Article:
Admittedly, this post is somewhat “tongue in cheek” and intended to let us laugh at ourselves a little. I’m calling out some intangibles of our physical expressions in worship we sometimes employ to generate more energy and enthusiasm from our congregations. See if any of these “go to” moves are something you do and ask yourself, “Is this really a distraction?”
Today’s power songs of worship often have a heavy beat featuring the toms of our drum set. For some reason, this groove makes us want to bounce on beats one and three. If you watched a video of this without the sound on, you might think it was some sort of rain dance. This is not one of the moves I use since I didn’t even go to my high school prom for fear someone would make me dance. But I see it all the time.
The Shaking Head
Someone called this out on me years ago, and I’ve been conscious of it ever since. This happens when we are delivering some powerful lyric but while we sing it, we are shaking our head as if we are saying “no.” The person who called me out on it suggested I was cancelling out everything I was singing with my head shake. I still catch myself doing this from time to time and I am amazed how many of us do this almost every time we sing.
The Prompting Lyric or Preemptive Entrance
This one is common. Sometimes we give the next line of song by speaking or singing it to the congregation or, for effect, enter a phrase a beat or two earlier than everyone else. Now for sure, this can be a very effective way to give the congregation confidence, and if employed artistically can add to the experience of the song. But it can also be a huge distraction, especially if we do it all the time. From time to time, I will even hear people talk about how annoying this can be to some people. And, it can even be counter-productive if it gives an uncertain cue to the congregation.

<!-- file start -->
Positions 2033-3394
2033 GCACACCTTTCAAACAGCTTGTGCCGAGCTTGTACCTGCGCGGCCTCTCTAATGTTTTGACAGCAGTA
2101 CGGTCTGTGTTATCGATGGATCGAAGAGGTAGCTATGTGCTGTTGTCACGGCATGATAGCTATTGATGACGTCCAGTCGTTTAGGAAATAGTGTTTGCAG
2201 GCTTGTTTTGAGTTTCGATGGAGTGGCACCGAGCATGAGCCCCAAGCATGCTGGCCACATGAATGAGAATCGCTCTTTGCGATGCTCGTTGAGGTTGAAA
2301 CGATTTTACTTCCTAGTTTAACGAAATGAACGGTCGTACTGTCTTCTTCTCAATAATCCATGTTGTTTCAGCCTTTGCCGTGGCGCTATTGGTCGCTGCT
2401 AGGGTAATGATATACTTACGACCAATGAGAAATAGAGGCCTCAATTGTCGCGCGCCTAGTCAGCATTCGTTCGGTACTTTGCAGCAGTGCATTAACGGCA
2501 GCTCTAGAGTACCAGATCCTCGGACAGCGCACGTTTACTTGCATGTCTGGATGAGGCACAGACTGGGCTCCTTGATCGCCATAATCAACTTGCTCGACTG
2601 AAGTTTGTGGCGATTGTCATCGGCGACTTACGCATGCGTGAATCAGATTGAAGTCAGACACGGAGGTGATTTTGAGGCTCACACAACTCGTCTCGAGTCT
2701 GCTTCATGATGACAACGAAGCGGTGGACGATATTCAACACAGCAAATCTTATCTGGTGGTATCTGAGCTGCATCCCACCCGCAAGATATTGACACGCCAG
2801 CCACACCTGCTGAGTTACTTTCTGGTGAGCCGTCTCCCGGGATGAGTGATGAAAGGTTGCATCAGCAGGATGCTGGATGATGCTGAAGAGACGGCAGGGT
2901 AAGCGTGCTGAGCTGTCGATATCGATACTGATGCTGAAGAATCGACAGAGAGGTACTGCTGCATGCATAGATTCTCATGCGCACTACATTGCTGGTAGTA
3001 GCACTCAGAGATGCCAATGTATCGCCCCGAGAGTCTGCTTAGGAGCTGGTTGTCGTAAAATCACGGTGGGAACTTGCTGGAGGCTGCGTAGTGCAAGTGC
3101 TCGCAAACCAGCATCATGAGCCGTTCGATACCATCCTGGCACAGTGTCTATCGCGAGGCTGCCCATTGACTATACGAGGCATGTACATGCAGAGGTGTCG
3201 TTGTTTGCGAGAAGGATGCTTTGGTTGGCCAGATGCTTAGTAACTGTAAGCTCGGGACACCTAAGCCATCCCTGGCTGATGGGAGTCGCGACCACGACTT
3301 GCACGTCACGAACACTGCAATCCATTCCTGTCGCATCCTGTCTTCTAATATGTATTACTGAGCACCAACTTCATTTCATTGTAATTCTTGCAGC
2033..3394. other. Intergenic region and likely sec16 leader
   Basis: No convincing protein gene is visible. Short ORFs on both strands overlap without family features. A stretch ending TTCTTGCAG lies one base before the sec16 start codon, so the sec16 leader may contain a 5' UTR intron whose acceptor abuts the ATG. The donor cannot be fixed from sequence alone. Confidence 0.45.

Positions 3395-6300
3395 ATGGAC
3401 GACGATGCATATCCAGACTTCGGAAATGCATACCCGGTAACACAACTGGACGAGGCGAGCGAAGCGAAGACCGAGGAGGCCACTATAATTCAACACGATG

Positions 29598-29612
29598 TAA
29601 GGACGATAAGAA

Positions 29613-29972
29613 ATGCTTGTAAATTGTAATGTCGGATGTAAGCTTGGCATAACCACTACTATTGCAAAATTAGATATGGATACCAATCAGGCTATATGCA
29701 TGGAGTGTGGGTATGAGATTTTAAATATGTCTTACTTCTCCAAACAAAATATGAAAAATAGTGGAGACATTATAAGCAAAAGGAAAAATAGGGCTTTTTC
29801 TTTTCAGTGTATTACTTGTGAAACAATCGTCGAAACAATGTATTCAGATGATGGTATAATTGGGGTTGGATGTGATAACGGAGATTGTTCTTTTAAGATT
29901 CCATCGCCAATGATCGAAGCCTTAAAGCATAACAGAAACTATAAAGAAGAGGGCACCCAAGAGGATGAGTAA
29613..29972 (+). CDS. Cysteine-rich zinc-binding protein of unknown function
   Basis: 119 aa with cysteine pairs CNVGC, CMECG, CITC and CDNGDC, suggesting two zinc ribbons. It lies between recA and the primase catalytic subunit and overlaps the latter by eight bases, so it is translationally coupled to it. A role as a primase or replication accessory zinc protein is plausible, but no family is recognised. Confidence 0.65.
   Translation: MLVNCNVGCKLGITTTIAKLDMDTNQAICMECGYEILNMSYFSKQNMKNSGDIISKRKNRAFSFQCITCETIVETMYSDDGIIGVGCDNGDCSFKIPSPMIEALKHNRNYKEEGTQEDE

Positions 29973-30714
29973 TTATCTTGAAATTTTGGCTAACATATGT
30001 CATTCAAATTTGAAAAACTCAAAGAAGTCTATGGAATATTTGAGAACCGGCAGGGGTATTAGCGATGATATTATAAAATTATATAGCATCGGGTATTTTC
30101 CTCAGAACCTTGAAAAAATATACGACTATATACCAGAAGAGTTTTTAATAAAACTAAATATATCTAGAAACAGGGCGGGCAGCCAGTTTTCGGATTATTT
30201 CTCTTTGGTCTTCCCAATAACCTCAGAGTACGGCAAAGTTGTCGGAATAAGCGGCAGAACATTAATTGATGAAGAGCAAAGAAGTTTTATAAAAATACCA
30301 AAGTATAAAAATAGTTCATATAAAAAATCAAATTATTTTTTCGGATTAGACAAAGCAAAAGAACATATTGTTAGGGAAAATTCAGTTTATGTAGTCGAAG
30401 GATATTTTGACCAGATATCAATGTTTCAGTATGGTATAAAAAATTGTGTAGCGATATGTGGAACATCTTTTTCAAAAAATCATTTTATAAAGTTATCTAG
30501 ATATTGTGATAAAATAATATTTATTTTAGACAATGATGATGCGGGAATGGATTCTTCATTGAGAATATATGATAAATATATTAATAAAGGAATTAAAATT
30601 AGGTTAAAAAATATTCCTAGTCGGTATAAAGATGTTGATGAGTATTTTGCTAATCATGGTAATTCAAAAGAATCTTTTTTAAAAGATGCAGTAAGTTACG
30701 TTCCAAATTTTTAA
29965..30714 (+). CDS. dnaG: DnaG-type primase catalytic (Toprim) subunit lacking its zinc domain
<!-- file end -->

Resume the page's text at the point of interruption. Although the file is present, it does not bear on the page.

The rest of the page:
Closing Our Eyes
Like the previous one, this becomes an issue if we do it all the time. Certainly, there will be moments when we close our eyes for a second or two in worship. This only becomes a distraction when the leader seems to “zone out” into a personal space leaving the congregation to fend for themselves. I actually have heard people in a congregation talking about sneaking out of the service during the singing and wondering how long it would take the leader to know they were gone.
Now, go back and look at a recent service and see if any of these were present. If they were, evaluate whether or not they were distracting at all. If so, you might want to address them somehow.
Just be sure you are not bouncing and shaking your head “no” as you do.
Mike Harland is the Director of LifeWay Worship. When he’s not directing 30+ employees, you’ll find him leading worship at various churches around the country, writing/arranging worship songs and/or, writing his next book (checkout his latest book: Worship Essentials). In his spare time, he loves playing basketball and spending time with his family (and his two new grand-babies). Visit MikeHarland.com to keep up with all that Mike has going on.